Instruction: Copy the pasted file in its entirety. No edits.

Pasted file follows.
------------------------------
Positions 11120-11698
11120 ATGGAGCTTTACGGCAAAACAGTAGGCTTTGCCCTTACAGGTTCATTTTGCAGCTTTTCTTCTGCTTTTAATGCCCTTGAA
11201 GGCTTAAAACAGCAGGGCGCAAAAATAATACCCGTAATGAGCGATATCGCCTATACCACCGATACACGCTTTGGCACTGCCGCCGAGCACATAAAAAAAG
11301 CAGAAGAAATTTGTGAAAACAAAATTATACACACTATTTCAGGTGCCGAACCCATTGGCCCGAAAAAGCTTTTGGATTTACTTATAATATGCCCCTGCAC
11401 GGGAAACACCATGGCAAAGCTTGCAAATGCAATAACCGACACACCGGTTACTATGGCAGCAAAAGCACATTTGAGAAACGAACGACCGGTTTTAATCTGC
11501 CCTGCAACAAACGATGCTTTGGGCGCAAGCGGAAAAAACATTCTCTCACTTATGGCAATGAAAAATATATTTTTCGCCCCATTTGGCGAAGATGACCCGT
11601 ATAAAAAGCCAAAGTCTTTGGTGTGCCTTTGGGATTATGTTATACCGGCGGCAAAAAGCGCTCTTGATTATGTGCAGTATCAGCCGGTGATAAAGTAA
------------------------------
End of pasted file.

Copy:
Positions 11120-11698
11120 ATGGAGCTTTACGGCAAAACAGTAGGCTTTGCCCTTACAGGTTCATTTTGCAGCTTTTCTTCTGCTTTTAATGCCCTTGAA
11201 GGCTTAAAACAGCAGGGCGCAAAAATAATACCCGTAATGAGCGATATCGCCTATACCACCGATACACGCTTTGGCACTGCCGCCGAGCACATAAAAAAAG
11301 CAGAAGAAATTTGTGAAAACAAAATTATACACACTATTTCAGGTGCCGAACCCATTGGCCCGAAAAAGCTTTTGGATTTACTTATAATATGCCCCTGCAC
11401 GGGAAACACCATGGCAAAGCTTGCAAATGCAATAACCGACACACCGGTTACTATGGCAGCAAAAGCACATTTGAGAAACGAACGACCGGTTTTAATCTGC
11501 CCTGCAACAAACGATGCTTTGGGCGCAAGCGGAAAAAACATTCTCTCACTTATGGCAATGAAAAATATATTTTTCGCCCCATTTGGCGAAGATGACCCGT
11601 ATAAAAAGCCAAAGTCTTTGGTGTGCCTTTGGGATTATGTTATACCGGCGGCAAAAAGCGCTCTTGATTATGTGCAGTATCAGCCGGTGATAAAGTAA